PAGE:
What Are the Symptoms of Stress Incontinence?

The main symptom of stress incontinence is urine leakage with any bladder stress. This can be anything from a few drops to a continuous flow.

Activities that may cause SUI include:

    • Laughing
    • Coughing
    • Sneezing
    • Exercising
    • Heavy lifting
    • Sexual activity
    • Standing up

Nicotine can also irritate your bladder, which means it can be a good idea to quit smoking if you currently do so.

Keep in mind that different activities affect people differently. While laughing may be fine for you, it may not be for someone else who suffers from this condition.

 

What Are the Treatments for SUI?

While it can be cured, stress incontinence usually doesn't fully go away. Thankfully, there are ways you can significantly reduce the number of instances.

One effective treatment is pelvic muscle training. You can perform Kegel exercises to keep those muscles nice and strong.

Another thing you can try is changing your lifestyle. For example, you can quit smoking, lose weight, and avoid exercises that cause you to leak urine. In addition, you can reduce drinking alcohol and caffeine, and cut down your fluid intake so you're more comfortable.

You can also ask your doctor if medication is right for you. There's no actual FDA-approved medication for incontinence, but there are some prescription drugs that might help, such as estrogen supplements, antidepressants, and pseudoephedrine.

For very bad cases, you might need surgery. Surgery can help repair your vagina, bladder, and urethra, which can then drastically reduce your incontinence. A less invasive choice might be collagen injections.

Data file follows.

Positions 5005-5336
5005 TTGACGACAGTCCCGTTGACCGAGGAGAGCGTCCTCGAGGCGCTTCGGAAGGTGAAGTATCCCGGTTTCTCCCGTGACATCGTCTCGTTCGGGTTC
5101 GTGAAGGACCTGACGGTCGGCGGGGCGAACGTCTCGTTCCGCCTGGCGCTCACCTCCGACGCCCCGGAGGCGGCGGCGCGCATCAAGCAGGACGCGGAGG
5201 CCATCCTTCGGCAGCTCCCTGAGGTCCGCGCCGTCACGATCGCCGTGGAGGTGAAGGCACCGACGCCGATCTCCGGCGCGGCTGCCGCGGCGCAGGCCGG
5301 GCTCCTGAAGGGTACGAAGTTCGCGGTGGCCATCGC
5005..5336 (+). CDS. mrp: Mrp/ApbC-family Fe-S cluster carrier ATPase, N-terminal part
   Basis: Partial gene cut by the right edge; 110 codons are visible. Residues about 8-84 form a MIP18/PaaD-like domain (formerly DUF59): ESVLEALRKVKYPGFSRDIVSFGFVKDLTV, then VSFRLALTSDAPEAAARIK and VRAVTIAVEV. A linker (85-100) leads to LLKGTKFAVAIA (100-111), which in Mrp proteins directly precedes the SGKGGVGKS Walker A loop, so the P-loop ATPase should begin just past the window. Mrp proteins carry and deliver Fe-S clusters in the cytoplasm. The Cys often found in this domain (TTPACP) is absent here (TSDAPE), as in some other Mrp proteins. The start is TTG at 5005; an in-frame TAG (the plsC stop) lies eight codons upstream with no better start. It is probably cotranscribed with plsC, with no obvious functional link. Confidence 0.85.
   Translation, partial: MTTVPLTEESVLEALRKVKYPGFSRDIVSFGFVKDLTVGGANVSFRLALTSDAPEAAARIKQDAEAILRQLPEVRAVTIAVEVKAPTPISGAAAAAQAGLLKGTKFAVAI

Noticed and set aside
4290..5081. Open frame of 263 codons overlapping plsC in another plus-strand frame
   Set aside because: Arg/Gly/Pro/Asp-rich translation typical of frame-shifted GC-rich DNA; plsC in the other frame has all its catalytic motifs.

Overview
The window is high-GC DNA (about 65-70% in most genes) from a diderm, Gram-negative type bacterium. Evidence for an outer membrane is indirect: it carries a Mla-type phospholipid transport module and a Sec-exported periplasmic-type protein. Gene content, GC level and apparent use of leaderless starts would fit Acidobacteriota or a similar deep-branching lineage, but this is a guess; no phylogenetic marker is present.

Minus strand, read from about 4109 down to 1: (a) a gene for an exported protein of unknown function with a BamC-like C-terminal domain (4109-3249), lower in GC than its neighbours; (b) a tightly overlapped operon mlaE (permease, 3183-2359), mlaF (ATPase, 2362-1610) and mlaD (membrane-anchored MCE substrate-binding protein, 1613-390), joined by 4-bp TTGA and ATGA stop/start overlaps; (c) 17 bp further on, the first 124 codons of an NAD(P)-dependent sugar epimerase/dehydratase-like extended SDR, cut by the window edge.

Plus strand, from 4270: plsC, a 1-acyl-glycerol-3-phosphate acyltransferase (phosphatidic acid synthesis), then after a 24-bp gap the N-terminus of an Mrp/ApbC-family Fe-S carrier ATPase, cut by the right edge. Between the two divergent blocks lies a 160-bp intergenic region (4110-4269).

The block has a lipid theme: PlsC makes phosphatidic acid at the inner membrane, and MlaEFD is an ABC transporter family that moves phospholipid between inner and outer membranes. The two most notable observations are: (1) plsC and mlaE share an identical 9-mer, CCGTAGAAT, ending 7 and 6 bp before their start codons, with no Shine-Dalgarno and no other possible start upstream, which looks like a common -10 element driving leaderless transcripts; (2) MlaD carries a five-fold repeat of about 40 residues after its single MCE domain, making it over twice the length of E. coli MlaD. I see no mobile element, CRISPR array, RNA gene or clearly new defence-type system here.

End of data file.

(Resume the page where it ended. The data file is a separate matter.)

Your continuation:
What Can You Do About Odor Control?

While you can certainly improve things by being proactive and seeking treatment, it's almost inevitable that you'll still have some leakage here and there.

Understandably, it can be embarrassing to deal with, and you don't want to draw attention to yourself if you've had an accident. However, this can be hard to do if you're out for the day and you can't return home for a while.

It always helps to have an extra change of clothes, or at least keep a spare pair of underwear in your bag. But if you've forgotten to bring those along with your, or just don't have space, then deodorant wipes are the next best thing.

When you have some incontinence, all you have to do is go to the bathroom, wipe yourself with the deodorant wipe, and flush it away. The ingredients are carefully chosen so you can eliminate odor without irritation. That way, you can continue on with your day with no worries at all!

 

Don't Let Stress Incontinence Take Over Your Life

When you have stress incontinence, the worry of accidents can quickly take over your life. But that's no way to live, with this constant gray cloud over your head.

So have a chat with your doctor to see which treatments are right for you!

Are you ready to take back control? Then put our tips to good use and buy some Lume Wipes, which will help you knock out odor!

Michelle Foster
Michelle Foster